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Too many seeds? National Seed Swap solves a common problem

Organize your own local swap for Jan. 28

Get those excess seeds working in someone else’s garden — swap them!

Get those excess seeds working in someone else’s garden — swap them! Kathy Morrison

It’s a January gardener preoccupation: Seed shopping. Whether browsing catalogs or online websites, we are constantly tempted by “new and improved” or “best ever” varieties as well as vegetables or flowers we’ve never seen before.

The result? Quite often, we accumulate too many seeds! It's time to do some seed swapping.

Saturday, Jan. 28, is National Seed Swap Day, a coast-to-coast gardener initiative to get more seeds and gardens growing.

To be held on the last Saturday of each January, National Seed Swap Day was launched by Washington Gardener magazine, a mostly online publication dedicated to gardening in the nation’s capital and surrounding areas. It has an official website, https://seedswapday.blogspot.com/, which lists upcoming seed swaps and encourages others to share their unwanted (or unplanted) packets.

National Seed Swap Day is local and totally grassroots. Gardeners in any kind of group – community garden, club, church, neighborhood, work, etc. – set a time and place, then bring their excess seeds. They can break down a packet (do you really need 30 of the same tomato variety?) or trade last season’s seeds that are still viable. Seeds are packed fresh for each season for maximum germination rate, but most vegetable, herb and flower seeds remain viable for at least two or three years.

It’s likely other gardeners will appreciate those seed swap offerings.

U.S. nurseries and seed distributors are still catching up with record demand for garden seeds. During the pandemic, major seed houses such as Peaceful Valley Organic sold out of almost all their stock, frustrating many gardeners.

According to the National Garden Bureau, seed customers should find better inventory this season – but get your orders in early – then be patient.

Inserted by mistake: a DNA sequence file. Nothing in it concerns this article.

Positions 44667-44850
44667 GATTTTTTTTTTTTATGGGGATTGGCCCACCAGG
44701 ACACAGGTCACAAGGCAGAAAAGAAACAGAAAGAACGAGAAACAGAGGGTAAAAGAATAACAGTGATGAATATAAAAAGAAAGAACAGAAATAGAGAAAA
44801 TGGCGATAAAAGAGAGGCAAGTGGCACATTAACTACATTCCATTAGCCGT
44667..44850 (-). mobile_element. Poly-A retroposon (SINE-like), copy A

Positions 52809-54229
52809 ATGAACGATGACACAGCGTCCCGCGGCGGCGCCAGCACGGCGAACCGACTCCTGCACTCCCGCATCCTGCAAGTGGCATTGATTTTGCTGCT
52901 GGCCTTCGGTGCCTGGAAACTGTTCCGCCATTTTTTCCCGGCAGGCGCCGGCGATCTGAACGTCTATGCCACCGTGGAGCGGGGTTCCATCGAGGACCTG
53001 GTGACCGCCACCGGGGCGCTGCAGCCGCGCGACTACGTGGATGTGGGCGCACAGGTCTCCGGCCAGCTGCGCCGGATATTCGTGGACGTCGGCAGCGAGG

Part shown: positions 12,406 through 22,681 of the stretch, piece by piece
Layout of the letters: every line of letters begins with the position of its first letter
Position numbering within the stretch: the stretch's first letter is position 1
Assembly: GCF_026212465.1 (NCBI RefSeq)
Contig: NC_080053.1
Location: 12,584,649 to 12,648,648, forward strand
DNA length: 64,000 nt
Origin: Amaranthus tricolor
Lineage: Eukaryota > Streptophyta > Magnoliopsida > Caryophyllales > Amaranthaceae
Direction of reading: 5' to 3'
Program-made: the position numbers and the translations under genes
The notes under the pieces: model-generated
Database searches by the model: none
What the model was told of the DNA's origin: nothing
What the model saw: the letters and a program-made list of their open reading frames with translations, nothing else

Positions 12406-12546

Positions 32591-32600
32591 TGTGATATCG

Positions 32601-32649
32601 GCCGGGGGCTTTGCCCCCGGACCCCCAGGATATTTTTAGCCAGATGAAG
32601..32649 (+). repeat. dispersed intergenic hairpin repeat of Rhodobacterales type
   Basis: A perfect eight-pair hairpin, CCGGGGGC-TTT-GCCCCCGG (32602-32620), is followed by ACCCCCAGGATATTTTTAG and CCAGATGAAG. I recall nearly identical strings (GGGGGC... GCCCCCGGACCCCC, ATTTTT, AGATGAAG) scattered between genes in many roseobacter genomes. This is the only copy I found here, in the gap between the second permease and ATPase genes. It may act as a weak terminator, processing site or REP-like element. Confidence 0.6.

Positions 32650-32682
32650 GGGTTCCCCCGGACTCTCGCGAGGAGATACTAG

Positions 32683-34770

“Seed companies are likely to experience delays in times of high demand so be aware of that company’s current timeline for shipping,” advises the bureau. “They will be transparent. Sign up for or subscribe to that company’s communications to stay informed and up-to-date.”

Seed demand is expected to remain high all year, says the bureau, so go ahead and order your fall seeds now along with seeds for spring and summer planting.

“Don’t buy just for spring because succession sowing is important for season-long harvest and there are wonderful vegetables like cabbage and kale that are great for fall plantings,” the bureau says.

For more about seeds and seed shopping, check out these tips from the National Garden Bureau: https://ngb.org/2021/01/28/ask-the-experts-about-seedfacts/.

For more on National Seed Swap Day: https://seedswapday.blogspot.com/.

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Garden Checklist for week of July 7

Take care of garden chores early in the morning, concentrating on watering. We’re still in survival mode until this heat wave breaks.

* Keep your vegetable garden watered, mulched and weeded. Water before 8 a.m. to conserve moisture.

* Prevent sunburn; provide temporary shade for tomatoes, peppers, eggplant, melons, squash and other crops with “sensitive” skin.

* Hold off on feeding plants until temperatures cool back down to “normal” range. That means daytime highs in the low to mid 90s.

* Don’t let tomatoes wilt or dry out completely. Give tomatoes a deep watering two to three times a week. Harvest vegetables promptly to encourage plants to produce more.

* Squash especially tends to grow rapidly in hot weather. Keep an eye on zucchini.

* Some weeds thrive in hot weather. Whack them before they go to seed.

* Pinch back chrysanthemums for bushy plants and more flowers in September.

* Harvest tomatoes, squash, peppers and eggplant. Prompt picking will help keep plants producing.

* Remove spent flowers from roses, daylilies and other bloomers as they finish flowering.

* Pinch off blooms from basil so the plant will grow more leaves.

* Cut back lavender after flowering to promote a second bloom.

* One good thing about hot days: Most lawns stop growing when temperatures top 95 degrees. Keep mower blades set on high.

* Once the weather cools down a little, it’s not too late to add a splash of color. Plant petunias, snapdragons, zinnias and marigolds.

* After the heat wave, plant corn, pumpkins, radishes, winter squash and sunflowers. Make sure the seeds stay hydrated.

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